Children Who Do Not Read & Write in Free Time Likely to Have Worse Mental Health

Children Who Do Not Read & Write in Free Time Likely to Have Worse Mental Health

Children who are less engaged with reading and writing are more likely to struggle with their mental health, a new report has found.

School pupils who enjoy reading and writing are three times as likely to have higher levels of mental wellbeing than their disengaged peers – 39.4 per cent compared to 11.8 per cent, research from charity National Literacy Trust (NLT) has found.

The survey, of almost 50,000 children, reveals that 40.3 per cent of children with above expected reading skills had high levels of mental wellbeing, compared to 13.1 per cent who had below expected reading skills.

Jonathan Douglas, director of the NLT, said: “Children and young people today face a multitude of pressures at school, at home and in their social lives.

“It is imperative that we do everything we can to enable our children to develop the resilience they need to cope with life’s challenges – and our latest research shows that the joys of reading and writing can be hugely beneficial.

“Not only does a love of reading and writing enable children to flourish at school, but we now also know it can play a vital role in supporting children to lead happy and healthy lives.”

The report also found that around one-quarter of children, or 26.5 per cent, did not know how to cope with stress and one in five, or 21.6 per cent, were unhappy with their life.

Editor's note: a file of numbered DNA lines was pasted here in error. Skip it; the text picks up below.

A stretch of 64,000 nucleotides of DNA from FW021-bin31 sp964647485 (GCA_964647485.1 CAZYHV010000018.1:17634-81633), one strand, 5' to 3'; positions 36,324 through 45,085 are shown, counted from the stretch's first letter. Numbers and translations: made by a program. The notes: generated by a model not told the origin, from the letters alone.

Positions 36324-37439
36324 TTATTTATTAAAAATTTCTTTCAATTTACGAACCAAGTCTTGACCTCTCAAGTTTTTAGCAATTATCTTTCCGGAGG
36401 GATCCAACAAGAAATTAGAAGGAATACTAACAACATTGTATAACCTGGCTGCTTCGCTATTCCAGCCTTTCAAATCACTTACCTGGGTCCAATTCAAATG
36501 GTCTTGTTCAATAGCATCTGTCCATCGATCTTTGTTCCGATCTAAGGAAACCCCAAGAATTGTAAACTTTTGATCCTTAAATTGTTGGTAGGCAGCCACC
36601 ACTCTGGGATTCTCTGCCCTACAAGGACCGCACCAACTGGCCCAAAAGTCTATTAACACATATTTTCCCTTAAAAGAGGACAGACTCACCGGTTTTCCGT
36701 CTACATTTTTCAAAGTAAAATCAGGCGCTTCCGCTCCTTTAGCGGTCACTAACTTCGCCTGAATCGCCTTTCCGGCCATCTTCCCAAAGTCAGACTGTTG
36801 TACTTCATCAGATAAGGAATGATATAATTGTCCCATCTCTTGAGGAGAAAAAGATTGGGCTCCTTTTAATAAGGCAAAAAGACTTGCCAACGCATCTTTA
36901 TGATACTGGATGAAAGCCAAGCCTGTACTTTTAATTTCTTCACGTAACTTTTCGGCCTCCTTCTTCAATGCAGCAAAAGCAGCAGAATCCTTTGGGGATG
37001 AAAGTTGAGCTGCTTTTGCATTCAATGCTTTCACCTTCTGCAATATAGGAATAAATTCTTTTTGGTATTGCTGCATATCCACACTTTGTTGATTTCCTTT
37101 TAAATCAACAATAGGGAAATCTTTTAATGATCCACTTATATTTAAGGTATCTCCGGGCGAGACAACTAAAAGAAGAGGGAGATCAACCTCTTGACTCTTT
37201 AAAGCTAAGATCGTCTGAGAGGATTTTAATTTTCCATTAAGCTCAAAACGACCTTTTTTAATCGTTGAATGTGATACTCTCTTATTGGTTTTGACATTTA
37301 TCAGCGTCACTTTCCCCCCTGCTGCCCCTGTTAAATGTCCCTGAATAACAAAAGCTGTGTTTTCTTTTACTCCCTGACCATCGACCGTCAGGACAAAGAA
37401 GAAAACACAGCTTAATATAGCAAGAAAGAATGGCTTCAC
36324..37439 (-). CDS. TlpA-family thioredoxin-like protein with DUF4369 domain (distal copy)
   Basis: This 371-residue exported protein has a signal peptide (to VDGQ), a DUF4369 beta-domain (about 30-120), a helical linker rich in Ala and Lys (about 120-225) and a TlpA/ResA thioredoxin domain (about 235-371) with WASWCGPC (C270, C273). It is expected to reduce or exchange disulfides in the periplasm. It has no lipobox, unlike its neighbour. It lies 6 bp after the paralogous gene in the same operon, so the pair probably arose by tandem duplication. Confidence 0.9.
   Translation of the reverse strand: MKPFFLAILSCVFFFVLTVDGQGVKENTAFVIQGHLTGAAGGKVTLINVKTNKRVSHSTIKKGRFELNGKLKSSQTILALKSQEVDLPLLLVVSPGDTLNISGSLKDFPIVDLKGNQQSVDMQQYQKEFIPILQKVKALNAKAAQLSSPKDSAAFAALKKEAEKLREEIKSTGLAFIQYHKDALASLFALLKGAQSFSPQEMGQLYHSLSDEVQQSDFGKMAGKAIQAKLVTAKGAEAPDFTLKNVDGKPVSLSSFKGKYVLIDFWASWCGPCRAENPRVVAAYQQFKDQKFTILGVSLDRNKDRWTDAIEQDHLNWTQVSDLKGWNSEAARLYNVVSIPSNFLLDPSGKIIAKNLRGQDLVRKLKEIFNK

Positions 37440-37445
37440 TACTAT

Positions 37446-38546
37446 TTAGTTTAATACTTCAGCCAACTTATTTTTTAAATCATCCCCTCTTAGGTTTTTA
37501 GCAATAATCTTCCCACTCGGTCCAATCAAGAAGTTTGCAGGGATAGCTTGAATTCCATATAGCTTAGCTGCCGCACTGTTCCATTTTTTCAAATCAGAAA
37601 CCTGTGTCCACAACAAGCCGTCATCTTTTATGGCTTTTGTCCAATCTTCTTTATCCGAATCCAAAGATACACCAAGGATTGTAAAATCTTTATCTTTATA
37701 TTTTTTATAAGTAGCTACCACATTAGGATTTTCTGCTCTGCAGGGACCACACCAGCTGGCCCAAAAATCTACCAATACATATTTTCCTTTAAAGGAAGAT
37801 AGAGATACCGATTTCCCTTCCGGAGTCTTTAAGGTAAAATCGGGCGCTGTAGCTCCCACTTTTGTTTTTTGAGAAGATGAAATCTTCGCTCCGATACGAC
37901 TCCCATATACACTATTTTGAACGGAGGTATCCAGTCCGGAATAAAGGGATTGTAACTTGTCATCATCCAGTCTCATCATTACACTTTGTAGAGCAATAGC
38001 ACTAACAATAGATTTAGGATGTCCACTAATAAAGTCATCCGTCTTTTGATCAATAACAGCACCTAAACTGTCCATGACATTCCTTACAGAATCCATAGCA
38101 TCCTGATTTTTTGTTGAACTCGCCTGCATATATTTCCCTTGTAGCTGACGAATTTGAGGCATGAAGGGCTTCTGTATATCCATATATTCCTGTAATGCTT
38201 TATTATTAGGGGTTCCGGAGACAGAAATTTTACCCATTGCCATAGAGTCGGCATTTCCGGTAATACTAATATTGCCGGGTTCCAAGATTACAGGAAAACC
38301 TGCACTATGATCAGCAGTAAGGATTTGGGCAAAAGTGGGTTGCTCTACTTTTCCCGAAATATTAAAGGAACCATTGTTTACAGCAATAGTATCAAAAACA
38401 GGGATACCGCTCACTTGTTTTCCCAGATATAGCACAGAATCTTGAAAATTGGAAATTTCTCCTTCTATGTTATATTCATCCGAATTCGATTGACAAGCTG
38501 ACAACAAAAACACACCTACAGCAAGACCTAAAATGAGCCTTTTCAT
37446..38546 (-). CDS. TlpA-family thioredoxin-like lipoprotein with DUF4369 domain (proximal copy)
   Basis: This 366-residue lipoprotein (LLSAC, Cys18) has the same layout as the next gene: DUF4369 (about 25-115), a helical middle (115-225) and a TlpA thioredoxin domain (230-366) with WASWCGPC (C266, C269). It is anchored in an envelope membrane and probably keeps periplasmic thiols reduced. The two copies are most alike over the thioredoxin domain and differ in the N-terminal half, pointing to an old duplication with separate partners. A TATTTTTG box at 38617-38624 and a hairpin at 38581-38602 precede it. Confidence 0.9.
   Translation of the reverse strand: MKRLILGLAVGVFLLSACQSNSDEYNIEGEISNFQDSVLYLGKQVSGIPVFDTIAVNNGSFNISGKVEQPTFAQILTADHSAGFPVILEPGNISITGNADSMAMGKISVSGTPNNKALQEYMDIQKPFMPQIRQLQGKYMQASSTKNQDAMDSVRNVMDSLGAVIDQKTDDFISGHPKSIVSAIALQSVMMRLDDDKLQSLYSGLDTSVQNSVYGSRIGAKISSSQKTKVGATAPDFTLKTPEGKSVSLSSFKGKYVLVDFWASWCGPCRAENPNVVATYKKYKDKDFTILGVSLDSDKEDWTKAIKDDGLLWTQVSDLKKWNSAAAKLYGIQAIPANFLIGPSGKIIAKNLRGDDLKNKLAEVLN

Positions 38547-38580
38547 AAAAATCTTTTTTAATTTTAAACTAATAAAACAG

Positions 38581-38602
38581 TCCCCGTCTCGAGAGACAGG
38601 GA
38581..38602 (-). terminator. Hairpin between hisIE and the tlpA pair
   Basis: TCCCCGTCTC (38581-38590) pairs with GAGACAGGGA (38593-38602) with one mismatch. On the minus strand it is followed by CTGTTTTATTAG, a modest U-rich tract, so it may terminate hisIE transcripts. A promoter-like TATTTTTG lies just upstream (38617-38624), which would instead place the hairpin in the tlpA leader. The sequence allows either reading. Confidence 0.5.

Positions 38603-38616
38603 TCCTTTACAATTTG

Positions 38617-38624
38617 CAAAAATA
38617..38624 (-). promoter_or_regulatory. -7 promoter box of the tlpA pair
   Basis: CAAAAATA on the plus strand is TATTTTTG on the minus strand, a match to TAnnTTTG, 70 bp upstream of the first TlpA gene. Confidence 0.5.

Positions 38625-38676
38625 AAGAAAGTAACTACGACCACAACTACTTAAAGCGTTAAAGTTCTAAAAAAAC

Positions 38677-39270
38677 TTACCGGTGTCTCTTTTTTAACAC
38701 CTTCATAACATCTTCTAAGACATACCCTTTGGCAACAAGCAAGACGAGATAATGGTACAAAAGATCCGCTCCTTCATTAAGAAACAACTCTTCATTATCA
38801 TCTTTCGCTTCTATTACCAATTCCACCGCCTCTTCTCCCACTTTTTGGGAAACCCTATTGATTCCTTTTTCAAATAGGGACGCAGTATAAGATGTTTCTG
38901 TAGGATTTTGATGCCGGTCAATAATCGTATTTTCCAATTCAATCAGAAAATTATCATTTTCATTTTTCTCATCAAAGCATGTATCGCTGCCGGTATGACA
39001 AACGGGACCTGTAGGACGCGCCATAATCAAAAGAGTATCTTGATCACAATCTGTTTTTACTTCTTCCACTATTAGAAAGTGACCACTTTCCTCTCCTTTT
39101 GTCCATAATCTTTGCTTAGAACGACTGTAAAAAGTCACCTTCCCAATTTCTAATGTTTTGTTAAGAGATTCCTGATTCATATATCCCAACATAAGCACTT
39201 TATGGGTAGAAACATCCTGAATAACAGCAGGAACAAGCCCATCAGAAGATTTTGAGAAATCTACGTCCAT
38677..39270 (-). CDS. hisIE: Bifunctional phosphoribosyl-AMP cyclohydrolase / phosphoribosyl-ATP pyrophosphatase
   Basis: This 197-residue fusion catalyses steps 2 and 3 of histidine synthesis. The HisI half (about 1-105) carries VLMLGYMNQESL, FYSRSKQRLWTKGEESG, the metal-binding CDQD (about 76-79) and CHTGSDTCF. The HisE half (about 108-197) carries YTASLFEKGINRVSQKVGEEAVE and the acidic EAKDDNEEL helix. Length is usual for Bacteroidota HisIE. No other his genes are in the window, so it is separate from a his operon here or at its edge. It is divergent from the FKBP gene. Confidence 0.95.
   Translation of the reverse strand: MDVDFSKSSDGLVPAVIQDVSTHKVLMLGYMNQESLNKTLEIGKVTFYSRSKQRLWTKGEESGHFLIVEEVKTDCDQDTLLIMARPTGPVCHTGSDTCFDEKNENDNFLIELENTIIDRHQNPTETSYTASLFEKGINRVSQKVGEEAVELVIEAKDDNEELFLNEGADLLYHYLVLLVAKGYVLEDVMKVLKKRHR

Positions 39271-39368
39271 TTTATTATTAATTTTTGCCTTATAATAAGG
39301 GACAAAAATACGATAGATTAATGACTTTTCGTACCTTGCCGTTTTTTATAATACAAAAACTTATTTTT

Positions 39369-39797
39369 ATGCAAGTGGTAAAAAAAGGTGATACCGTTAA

And pupils in Greater London, the North East, and the West Midlands had the highest levels of mental wellbeing, compared to children in the South West and Yorkshire who had the lowest.

Catherine Roche, chief executive of children’s mental health charity Place2Be, said: “Escaping in a good story is not only a great way to cope when you’re feeling stressed or worried, but can also be a fantastic opportunity for children to explore difficult feelings, understand them, and feel less alone.

“Whether you relate to Harry Potter or the Hulk, if we want to help children to build their resilience and cope with life’s inevitable challenges, spending time with your child and encouraging a love of reading and writing is a good place to start.”

Paul Whiteman, general secretary of school leaders’ union NAHT said: “The importance of reading for pleasure is well understood. Schools devote time to this, to allow pupils to become lost in a good book, as the saying goes.

“But this time is in danger of getting lost now, too. Changes to the curriculum and higher stakes tests and exams mean that reading for pleasure can be squeezed out of the school day.

“This disadvantages low income families the most, because school is a point of free access to books and often those children who would benefit the most from reading for pleasure don’t have that many books at home to choose from.”

He added: “There are few more important tasks for schools and families than teaching children to read. It is the key that unlocks the door to a world of opportunity, information and even adventure.

“Learning the technical skills of reading is obviously essential, but there is so much more to learning to read than simply decoding symbols on a page. We want children who not only CAN read, but WANT to read, and actively choose to do so.”

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